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How To Tell If Someone’s Lying On Their CV

By Lauren @BubbleJobs

Lying on CVs is more common than ever, with fraud prevention officers having to issue warnings to every university up and down the country saying students could find themselves in jail for lying on their CVs.

But when you’re assessing candidates’ CVs, how can you spot what’s true and what’s embellished? Well, it’s not that simple to say the least!

However, to give you a helping hand, we’ve put together a few things to look out for to help you sort through those CVs that are filled with rubbish so you can find the ones that are telling the truth.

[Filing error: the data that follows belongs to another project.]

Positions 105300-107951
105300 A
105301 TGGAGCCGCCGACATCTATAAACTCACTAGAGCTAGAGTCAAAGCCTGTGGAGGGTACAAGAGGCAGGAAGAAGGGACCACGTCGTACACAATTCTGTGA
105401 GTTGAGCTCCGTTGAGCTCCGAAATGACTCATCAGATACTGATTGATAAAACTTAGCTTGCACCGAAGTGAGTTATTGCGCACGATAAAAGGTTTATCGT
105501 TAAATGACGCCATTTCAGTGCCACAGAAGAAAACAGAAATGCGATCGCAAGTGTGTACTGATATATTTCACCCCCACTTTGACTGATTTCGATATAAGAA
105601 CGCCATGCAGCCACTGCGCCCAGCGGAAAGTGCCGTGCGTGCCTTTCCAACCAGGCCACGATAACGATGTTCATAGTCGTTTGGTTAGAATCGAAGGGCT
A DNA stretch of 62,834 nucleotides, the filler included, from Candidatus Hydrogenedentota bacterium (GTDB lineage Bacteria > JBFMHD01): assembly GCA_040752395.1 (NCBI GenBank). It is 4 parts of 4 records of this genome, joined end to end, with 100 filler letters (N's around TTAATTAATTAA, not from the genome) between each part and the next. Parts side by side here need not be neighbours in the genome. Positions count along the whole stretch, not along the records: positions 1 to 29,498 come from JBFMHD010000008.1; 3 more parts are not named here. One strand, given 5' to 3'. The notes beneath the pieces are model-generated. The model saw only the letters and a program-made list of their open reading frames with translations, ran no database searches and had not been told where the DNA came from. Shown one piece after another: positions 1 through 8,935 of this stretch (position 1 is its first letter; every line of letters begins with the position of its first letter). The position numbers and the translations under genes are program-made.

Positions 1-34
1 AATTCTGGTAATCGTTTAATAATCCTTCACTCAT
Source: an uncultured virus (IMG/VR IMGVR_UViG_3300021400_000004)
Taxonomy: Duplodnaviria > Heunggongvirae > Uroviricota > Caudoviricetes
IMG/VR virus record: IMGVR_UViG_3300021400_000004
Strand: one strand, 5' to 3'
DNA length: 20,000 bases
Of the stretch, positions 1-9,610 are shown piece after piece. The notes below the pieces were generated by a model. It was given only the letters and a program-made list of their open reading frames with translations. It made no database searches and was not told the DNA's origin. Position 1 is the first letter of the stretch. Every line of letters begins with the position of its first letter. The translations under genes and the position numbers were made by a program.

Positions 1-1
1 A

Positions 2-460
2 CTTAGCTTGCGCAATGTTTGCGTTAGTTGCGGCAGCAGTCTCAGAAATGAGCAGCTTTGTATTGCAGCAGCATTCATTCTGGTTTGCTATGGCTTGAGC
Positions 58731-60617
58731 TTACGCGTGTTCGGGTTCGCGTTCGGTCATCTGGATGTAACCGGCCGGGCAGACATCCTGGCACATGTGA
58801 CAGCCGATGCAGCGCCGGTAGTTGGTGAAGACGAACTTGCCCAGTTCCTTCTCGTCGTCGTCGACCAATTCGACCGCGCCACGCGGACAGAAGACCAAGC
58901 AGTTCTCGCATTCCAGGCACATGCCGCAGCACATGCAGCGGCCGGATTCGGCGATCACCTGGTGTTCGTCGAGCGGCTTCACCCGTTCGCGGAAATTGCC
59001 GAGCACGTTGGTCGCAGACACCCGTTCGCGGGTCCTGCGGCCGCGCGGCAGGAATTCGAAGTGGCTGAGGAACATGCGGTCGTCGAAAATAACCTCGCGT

1) No Written Evidence

This only really applies to their qualifications or education, but it’s definitely a good idea to ask a candidate for written evidence to back up their qualification claims, especially if you have some doubts about their credibility.

When a candidate passes any sort of exam or course, they’ll normally be presented with a certificate, and if that gets lost, they can request a replacement fairly easily from the examining body in charge of the qualification, so there’s no excuse for having no evidence.

So, if a candidate refuses to come up with the goods when you start requesting written evidence, this is when the warning bells should start to ring!

2) Can’t Back Up Claims

If, for example, a candidate has claimed to have increased sales in their previous job in their CV, but can’t back this up with numbers or an explanation of how they increased the sales, this should be a cause for concern.